A brave Canadian pharmaceutical company has taken the plunge and is giving FaceBook direct-to-consumer (DTC) advertising a try. King Pharmaceuticals has been promoting its EpiPen.ca website via the following English and French FaceBook ads:
The call-to-action is to take the allergy risk test, but it appears as though the main objective of the site itself is to introduce the new EpiPen and EpiPen Jr (0.3 and 0.15 mg epinephrine) Auto-injectors (“EpiPen”) to Canadian consumers and healthcare professionals. Both the FaceBook ads and the site are DTC advertising.
Although King Pharmaceuticals launched the new EpiPen and EpiPen Jr Auto-Injectors on April 14 2010, I first noticed the FaceBook ad on Monday May 10th 2010. Of course, it is possible that the ad was launched sooner and that it just came to my attention later.
Can a prescription Rx brand copy this social media model?
EpiPen falls under “ethical pharmaceuticals” in the regulatory system. However, it is not a schedule F product (prescription required for sale). Therefore, section c01.044 of Canada’s Food and Drug Regulations Act (which limits pharmaceutical DTC advertising to only product name, price, quantity) does not apply. To promote a prescription product (Schedule F) in a FaceBook ad (DTC), only the product name, price and quantity would be allowable because it is a public direct-to-consumer placement. Since the PAAB approves campaigns as a whole, this would also apply to any website that the FaceBook ad would link to. For more information about Canadian regulatory requirements for prescription products promoted in social media, see Highlights from “Social Media Marketing in Pharma: What Works in Canada” or contact Patrick Massad at the PAAB. If you are interested in learning more about Canadian regulatory guidelines for other types of healthcare products, you might like this article.
Is this the first Canadian pharma ad on FaceBook?
As far as the ads that I have seen on my personal FaceBook profile, this is the first one that I have seen from a Canadian pharmaceutical company. There may have been others. I might have missed them, or perhaps I was not part of the target market for the ad. So unless somebody tells me otherwise, I do believe that this is the very first branded FaceBook ad by a Canadian pharmaceutical company. In fact, I have not seen an unbranded FaceBook ad by any Canadian pharma companies. I you know of others, then please share in the comments section.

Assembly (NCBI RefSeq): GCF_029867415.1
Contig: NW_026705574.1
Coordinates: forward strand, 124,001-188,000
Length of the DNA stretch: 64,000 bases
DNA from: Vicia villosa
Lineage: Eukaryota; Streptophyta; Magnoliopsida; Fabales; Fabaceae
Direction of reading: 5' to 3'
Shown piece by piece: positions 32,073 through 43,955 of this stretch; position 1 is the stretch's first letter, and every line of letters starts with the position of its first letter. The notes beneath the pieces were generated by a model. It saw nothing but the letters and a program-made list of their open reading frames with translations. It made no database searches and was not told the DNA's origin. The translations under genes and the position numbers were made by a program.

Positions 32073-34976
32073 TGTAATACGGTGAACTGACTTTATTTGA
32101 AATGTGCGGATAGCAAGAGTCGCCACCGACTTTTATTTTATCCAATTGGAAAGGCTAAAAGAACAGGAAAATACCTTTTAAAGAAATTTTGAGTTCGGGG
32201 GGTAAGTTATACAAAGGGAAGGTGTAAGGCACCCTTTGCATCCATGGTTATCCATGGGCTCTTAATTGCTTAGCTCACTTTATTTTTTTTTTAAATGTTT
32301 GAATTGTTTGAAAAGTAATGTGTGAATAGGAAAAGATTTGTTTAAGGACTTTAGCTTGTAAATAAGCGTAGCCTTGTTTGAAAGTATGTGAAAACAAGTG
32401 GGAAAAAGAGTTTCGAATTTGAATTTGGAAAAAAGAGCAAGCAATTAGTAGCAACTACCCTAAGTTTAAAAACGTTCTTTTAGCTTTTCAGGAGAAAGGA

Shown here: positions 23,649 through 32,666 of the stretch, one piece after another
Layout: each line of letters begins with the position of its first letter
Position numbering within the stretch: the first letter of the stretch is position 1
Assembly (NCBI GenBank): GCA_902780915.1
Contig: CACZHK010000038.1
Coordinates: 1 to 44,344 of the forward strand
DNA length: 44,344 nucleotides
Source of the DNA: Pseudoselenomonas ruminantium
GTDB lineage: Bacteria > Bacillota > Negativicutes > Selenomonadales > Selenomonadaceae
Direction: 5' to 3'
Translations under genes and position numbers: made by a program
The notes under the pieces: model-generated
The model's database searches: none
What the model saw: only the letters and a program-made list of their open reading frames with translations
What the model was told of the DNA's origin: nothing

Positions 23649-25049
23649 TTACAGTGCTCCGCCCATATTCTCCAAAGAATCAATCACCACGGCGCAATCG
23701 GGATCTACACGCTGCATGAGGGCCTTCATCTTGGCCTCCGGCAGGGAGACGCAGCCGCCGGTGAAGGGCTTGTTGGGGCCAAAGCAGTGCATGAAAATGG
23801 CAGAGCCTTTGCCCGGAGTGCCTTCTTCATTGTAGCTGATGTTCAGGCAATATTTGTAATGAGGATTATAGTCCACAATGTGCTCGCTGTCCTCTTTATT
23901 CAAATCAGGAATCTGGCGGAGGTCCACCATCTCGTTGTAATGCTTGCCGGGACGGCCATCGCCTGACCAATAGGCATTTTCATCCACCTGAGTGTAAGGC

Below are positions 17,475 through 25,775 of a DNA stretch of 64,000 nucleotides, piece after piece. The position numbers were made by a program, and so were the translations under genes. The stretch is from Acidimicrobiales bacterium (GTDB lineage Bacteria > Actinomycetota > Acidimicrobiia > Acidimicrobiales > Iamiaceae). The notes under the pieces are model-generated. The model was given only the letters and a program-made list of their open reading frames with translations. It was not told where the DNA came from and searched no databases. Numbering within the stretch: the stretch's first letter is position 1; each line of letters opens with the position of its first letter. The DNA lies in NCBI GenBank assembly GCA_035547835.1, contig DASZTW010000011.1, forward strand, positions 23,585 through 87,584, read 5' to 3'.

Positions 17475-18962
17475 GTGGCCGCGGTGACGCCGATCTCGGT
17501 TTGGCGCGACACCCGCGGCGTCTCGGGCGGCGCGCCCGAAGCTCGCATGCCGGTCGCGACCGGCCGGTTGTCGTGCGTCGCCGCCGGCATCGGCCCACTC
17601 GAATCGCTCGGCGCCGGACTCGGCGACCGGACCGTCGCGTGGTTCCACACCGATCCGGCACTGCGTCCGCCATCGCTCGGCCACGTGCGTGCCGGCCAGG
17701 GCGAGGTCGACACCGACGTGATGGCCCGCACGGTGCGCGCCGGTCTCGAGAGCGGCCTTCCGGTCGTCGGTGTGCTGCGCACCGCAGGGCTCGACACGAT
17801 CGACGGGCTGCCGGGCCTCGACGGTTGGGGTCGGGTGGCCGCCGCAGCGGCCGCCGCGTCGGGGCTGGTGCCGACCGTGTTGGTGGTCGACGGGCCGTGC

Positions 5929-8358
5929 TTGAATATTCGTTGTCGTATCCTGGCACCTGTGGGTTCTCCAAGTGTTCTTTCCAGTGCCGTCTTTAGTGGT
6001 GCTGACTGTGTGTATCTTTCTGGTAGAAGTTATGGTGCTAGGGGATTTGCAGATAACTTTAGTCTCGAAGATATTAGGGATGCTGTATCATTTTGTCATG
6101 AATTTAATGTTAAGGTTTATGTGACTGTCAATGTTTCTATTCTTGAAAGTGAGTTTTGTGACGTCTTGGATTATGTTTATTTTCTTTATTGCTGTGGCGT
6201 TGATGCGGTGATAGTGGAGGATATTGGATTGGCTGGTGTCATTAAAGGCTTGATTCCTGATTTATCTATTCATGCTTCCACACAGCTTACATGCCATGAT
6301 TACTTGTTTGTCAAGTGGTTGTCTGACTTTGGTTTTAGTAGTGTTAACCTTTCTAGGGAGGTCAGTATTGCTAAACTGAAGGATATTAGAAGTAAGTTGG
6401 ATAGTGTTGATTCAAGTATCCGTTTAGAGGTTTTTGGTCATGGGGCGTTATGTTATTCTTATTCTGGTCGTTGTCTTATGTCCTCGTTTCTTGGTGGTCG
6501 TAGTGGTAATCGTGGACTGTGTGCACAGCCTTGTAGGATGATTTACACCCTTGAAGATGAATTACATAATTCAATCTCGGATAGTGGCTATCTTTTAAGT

Is the FaceBook ad driving traffic to the EpiPen.ca website?
Since the EpiPen FaceBook ad seems to have the objective of driving unique visitor traffic to the EpiPen.ca website, it is reasonable to track traffic to the site as an ROI measurement. As an outsider, I will use data from Alexa and Compete. The following data and snapshot were taken on May 12 2010:
- Alexa traffic rank as of May 12 2010 is 1,562,812
- Alexa traffic rank in Canada is 27,244.
- 1,177 monthly unique visitors to the website in February 2010.
In a few months, I’ll take another look at the data from these two sources to see if the website gets a peak in their traffic. This could create some interesting discussion. Stay tuned !!
Congratulations to King Pharmaceuticals for taking this innovative step.
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Filed under: Case Study: Canadian Healthcare Social Media, FaceBook healthcare ad, Pharmaceutical Marketing, social media | Tagged: direct-to-consumer, dtc advertising, EpiPen, FaceBook ads, healthcare ads, healthcare social media, King Pharmaceuticals, paab, Pharma social media, pharmaceutical advertising | 9 Comments »